A New Way to Save for Disabled Beneficiaries

By: Edward J. Leach, CFP®, MBA

According to the US Department of Agriculture's most recent annual estimate, it will cost a middle-income family $233,610 to raise a child to age 18, ignoring college and inflation. This is a staggeringly high number, but the cost to raise a child with special needs can exceed that number by 5 or 10 times, depending on the child's condition. According to the advocacy group Autism Speaks, the cost of caring for a person with autism that is not complicated by intellectual disability is $1.4 million. The average lifetime cost of care increases to $2.3 million if the person with autism also has an intellectual disability. The costs to raise a child with special needs includes doctor visits, medical equipment, education, therapy, and other miscellaneous expenses.

In December of 2014, President Obama signed into law the Achieving a Better Life Experience (ABLE) Act. This act was meant to provide Americans with disabilities a way to save for their future without compromising eligibility for government programs. Under the ABLE Act, families can open 529 ABLE Accounts (529A) that allow for tax-deferred savings for those with disabilities without having to worry about losing public benefits. Money can be withdrawn tax free when the funds are used to pay for qualified disability expenses.

The following passage from Savingforcollege.com highlights the importance of 529A accounts:

"Prior to the ABLE Act, if a person with a disability earned more than $700 per month or had savings or other assets in excess of $2,000 they risked having to forfeit eligibility for government programs like Medicaid. The only way families could get around this was to set up a special needs trust, which is often very costly to do. As a result, there has been little incentive to save, and many people with disabilities end up living below the poverty level."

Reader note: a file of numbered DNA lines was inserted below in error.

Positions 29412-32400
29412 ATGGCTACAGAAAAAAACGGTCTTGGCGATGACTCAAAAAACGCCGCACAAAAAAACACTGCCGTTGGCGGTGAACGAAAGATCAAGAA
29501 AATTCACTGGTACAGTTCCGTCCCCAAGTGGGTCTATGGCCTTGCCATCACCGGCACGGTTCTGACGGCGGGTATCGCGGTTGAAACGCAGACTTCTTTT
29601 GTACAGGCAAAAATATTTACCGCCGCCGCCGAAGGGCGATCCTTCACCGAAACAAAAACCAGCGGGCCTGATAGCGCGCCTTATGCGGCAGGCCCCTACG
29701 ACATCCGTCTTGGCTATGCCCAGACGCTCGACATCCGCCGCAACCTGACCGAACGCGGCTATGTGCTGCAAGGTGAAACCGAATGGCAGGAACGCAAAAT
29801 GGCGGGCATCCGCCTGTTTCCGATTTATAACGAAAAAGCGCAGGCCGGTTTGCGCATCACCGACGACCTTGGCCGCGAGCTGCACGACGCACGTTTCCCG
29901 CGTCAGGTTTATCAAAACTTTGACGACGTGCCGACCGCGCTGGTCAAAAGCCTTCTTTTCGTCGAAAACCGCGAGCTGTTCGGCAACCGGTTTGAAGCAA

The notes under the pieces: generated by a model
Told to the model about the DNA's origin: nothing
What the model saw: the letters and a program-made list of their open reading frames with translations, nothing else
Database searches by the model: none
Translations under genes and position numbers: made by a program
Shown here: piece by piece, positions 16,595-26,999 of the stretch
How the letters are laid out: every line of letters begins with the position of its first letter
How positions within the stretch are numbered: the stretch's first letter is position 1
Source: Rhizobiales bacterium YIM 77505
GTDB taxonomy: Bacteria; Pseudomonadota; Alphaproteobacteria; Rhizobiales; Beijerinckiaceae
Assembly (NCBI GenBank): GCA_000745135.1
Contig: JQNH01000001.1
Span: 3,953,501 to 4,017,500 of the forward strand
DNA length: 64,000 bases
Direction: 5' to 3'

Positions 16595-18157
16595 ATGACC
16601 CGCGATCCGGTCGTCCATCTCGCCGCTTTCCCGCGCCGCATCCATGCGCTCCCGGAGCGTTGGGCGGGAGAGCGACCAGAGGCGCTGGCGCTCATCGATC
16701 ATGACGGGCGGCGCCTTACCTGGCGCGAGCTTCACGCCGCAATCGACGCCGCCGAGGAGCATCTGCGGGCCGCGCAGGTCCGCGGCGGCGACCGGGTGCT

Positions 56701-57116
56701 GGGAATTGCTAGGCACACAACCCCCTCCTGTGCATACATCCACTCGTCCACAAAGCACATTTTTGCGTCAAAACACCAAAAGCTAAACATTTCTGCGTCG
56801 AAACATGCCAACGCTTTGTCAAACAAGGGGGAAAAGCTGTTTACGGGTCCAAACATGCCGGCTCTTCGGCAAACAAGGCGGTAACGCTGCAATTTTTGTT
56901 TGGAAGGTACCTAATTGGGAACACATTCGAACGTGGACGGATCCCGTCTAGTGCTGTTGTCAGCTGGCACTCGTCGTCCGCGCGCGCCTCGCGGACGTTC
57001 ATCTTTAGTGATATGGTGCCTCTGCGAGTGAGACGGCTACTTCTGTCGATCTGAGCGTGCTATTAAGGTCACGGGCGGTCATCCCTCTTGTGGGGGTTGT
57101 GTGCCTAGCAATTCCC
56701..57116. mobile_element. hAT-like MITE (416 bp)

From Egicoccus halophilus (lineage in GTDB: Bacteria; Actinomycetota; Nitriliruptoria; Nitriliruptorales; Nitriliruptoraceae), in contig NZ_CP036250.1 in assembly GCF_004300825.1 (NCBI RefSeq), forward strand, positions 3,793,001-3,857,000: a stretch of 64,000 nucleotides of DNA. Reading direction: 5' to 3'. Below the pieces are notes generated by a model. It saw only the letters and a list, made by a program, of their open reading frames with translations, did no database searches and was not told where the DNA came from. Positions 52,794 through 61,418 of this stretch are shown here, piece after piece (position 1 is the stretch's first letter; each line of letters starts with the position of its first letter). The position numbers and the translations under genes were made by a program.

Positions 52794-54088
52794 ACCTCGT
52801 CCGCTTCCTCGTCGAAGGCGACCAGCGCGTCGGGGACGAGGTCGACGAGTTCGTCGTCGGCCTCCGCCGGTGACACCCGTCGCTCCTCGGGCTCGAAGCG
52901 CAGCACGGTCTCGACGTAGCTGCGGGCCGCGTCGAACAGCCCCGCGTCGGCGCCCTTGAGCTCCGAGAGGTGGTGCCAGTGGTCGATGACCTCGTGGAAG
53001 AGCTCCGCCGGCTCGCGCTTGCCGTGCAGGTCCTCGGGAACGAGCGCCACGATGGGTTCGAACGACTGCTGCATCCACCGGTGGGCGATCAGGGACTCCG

In order to be eligible for a 529A account a person must have become blind or disabled before age 26, with the condition expected to last at least 12 consecutive months. In addition, a person must be able to obtain a disability certification from a doctor or be receiving Supplemental Security Income (SSI) and/or Social Security Disability Income (SSDI).

Similar to a 529 College Savings plan, the 529A accounts are administered by each state. There was a residency requirement to participate in a state's 529A account prior to 2015. In 2015, the PATH Act, which removed residency requirements, was signed into law. However, each state plan may still require you to be a resident. For example, New York state has a residency restriction while Pennsylvania and Maryland do not. This allows residents of New Jersey and Connecticut, two states that do not currently offer a 529A account, the ability to utilize one. Though, with some Googling it appears the states of New Jersey and Connecticut are developing their own plans.

Some state plans also offer unique tax benefits. For example, the Missouri plan allows Missouri residents the ability to deduct contributions of up to $8,000 per year for single filers and $16,000 for married individuals filing jointly. Unfortunately, the New York ABLE account does not offer any tax benefits, and the residents of states like New Jersey and Connecticut won't be able to participate in any out-of-state benefits.

Like a 529 College Savings plan the annual contribution limit in 2018 is $15,000, which is tied to the annual gift tax exclusion. Total contributions to a 529A plan can be north of $300,000 but vary by state. However, if over $100,000 is accumulated in a 529A account the individual will lose the ability to qualify for Supplemental Security Income (SSI) benefits - so it is prudent to coordinate a 529A plan with all other benefits.

Before opening a 529A it is important to consult with a tax professional and potentially an attorney who specialize in the areas of special needs. If you would like to learn more about 529A accounts, please contact the team at HIGHLAND.